Getting Through the Holidays

Photo by Kelly Sikkema on Unsplash.

If Gremlins has taught us anything, it’s that we don’t know much about other people’s experiences and circumstances that have shaped their current belief system (and we’ve also learned about the consequences of a post-midnight snack). The scene with Kate (Phoebe Cates) telling Billy (Zach Galligan) why she doesn’t like Christmas is a famous scene for her story, but their brief argument early on in the movie is telling. Billy doesn’t understand why she doesn’t like Christmas and she’s frustrated that she needs to explain herself.

Anyone reading this has already made it through Thanksgiving, which is commendable. The fourth Thursday in November kicks off a month of lights and festivities, which are joyous to some and traumatic to others. There are many who struggle through the combination of joy and difficult moments.

Psychologist Mike Petrarca says that there are many reasons for these feelings, including loss of a loved one, previous trauma, and seasonal affective disorder. Individuals with sensory issues or who are anxious in crowds can be overwhelmed by the annual festivities of the season.

“The stressors of seeing family or extended family can be difficult for people, especially if family or extended family relationships aren’t good,” Petrarca adds. “The financial pressures of gift giving, especially for parents or those with children, may also be a stressor.”

Some would prefer to hide away instead of dealing with the agony of the season, but life (for better or worse) doesn’t work that way. This is a challenge that many will bravely battle. For those, Petrarca offers the following tips:

Be aware of your triggers and come up with a plan to try and cope as best as possible.

“If a person lost a loved one during this time of year, coping by being around supportive people can be a way to manage difficult feelings that increase around the holiday season. They can also think about ways to honor and remember their loved ones.”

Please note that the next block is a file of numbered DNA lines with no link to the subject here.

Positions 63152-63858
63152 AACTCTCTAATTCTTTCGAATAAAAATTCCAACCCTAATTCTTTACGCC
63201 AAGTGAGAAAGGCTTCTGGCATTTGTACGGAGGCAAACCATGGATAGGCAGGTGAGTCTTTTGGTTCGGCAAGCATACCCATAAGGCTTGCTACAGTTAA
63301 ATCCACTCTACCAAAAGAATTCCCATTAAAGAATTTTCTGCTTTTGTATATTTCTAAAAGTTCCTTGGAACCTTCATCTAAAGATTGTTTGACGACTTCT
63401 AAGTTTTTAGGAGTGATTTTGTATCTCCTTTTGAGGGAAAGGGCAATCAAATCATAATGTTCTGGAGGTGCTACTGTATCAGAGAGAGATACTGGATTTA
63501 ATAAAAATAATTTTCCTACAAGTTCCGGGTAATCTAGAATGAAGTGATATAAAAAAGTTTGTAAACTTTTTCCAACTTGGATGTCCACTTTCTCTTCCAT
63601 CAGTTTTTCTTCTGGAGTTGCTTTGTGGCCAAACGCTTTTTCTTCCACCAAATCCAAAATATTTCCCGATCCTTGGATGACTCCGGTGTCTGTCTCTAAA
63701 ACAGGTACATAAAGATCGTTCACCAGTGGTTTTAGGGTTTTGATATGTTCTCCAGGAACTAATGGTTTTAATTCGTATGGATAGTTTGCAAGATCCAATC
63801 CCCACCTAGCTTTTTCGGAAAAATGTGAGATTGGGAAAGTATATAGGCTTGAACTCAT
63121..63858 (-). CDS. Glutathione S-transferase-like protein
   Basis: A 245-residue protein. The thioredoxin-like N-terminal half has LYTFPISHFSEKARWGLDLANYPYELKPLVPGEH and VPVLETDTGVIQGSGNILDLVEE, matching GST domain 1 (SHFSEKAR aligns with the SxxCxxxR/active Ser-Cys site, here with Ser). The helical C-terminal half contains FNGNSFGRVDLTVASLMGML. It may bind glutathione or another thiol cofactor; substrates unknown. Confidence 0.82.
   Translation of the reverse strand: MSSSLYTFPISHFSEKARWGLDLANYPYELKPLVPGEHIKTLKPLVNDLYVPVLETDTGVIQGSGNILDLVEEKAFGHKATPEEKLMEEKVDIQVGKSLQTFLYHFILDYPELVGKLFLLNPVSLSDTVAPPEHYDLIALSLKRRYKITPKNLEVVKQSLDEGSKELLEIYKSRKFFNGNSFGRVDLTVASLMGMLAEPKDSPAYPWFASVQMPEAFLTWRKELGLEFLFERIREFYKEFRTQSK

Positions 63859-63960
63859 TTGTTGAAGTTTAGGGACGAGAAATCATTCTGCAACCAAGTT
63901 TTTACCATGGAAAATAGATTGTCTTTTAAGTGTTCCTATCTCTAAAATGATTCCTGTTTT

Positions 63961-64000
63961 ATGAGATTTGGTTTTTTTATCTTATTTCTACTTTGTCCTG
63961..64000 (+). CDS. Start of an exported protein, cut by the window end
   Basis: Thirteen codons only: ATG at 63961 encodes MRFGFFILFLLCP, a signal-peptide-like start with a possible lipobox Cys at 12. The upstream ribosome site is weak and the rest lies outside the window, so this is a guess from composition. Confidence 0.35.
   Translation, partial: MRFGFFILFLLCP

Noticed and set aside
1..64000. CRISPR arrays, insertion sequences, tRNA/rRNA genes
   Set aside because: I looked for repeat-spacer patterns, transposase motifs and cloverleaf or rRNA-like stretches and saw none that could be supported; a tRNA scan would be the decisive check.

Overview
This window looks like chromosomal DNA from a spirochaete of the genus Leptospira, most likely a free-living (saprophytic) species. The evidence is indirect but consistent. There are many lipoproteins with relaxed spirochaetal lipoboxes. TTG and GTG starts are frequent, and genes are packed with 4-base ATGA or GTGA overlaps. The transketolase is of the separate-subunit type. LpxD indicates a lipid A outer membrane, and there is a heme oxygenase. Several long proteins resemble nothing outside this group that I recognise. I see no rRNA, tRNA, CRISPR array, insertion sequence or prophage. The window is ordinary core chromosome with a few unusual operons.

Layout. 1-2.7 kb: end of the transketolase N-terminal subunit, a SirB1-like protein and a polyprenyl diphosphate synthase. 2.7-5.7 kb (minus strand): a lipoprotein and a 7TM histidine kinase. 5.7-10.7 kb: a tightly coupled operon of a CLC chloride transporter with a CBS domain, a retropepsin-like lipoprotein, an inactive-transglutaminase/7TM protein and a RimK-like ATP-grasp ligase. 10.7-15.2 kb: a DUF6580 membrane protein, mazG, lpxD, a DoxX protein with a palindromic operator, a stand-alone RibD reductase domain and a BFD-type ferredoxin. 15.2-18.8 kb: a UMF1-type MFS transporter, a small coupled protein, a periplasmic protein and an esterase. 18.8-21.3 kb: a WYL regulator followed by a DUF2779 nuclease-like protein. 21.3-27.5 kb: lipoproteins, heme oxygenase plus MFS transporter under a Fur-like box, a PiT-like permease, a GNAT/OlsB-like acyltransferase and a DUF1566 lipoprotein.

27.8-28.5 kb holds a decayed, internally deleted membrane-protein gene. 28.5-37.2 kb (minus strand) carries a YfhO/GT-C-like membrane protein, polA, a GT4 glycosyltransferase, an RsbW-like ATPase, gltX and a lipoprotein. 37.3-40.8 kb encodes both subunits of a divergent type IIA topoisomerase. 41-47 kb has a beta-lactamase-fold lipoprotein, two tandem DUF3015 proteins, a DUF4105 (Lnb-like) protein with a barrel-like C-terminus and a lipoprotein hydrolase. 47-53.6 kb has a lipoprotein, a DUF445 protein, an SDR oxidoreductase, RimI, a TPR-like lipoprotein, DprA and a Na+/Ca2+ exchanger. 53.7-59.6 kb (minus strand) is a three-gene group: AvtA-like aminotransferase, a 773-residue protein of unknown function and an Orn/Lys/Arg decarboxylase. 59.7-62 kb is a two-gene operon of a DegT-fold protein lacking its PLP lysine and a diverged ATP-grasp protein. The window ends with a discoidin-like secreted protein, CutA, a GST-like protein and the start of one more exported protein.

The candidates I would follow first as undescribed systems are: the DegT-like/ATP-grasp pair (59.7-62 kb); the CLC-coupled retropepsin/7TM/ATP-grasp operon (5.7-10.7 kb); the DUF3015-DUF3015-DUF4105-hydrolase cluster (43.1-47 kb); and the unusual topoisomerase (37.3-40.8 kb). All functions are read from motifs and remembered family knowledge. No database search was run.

• Get involved in volunteering or take up a winter hobby.

“If a person doesn't have a lot of family/friends and is struggling with loneliness, getting involved or volunteering can be a rewarding way to meet new people and feel connected to the world as a whole. Taking up a winter hobby indoors or outdoors can help with boredom.” 

• Get as much sunshine as possible; get some exercise.

“Getting as much sunlight and exercise as possible during the winter months can be helpful to those who suffer from seasonal affective disorder or who just get more bummed out in the winter.” SAD lamps, which can expose you to the UV rays lacking in most artificial lights, are also an option. 

• • •

The preceding strategies may work as a longterm seasonal plan, but there are also moments that can become unbearable. Grief doesn’t go away and some instances can be incredibly intense. The season is busy with a lot of planning, money, and expectations. This can bring on waves of feeling overwhelmed, which can feel impossible and never-ending.

“For more acute and sudden stressors it might be helpful to have a list handy of immediate ways they can ground themselves in the moment.” Petrarca suggests putting together a list of coping mechanisms Some ideas include:

• Call a friend/family member

• Cuddle a pet

• Journal

• Exercise

• Watch a TV show/clip that evokes the opposite emotion of what you’re feeling

• Allow yourself a good cry to feel every emotion and mindfully accept it without judgment

• Try a sensory grounding method such as applying cold ice, taking a hot shower, eating something sour/spicy, smelling a soothing scent, or getting cozy under a bunch of blankets. 

“It is best to identify feelings/emotions and learn to work with them rather than avoid them,” Petrarca says. “Learning to cope with these feelings in a positive way will increase resiliency, which helps a person successfully manage this holiday season and those to come.”

It is critical to understand that it is okay to cut down on gift-giving or decline an invite. The holidays bring a lot of pressure to please everyone, which can come at the expense of already teetering mental health.

“Remember that it’s okay to spend less during the holidays,” Petrarca says. “True friends will value your presence and not how many likes your present gets them on social media. Manage your commitments in a healthy way. Realize that it’s fine to say “no” if a break in the holiday action is needed or your social meter needs a recharge.”

It is paramount to know that there are people, both personal and professional, who are willing to help and only a call or text message away. Everybody is loved and important.

“As always, please reach out for help during the holidays –utilize your social supports, mental health services, community and faith-based resources.”

For those in need of immediate help, or who are in crisis, please dial 988. Email for more info and to apply for the Trouble No More program.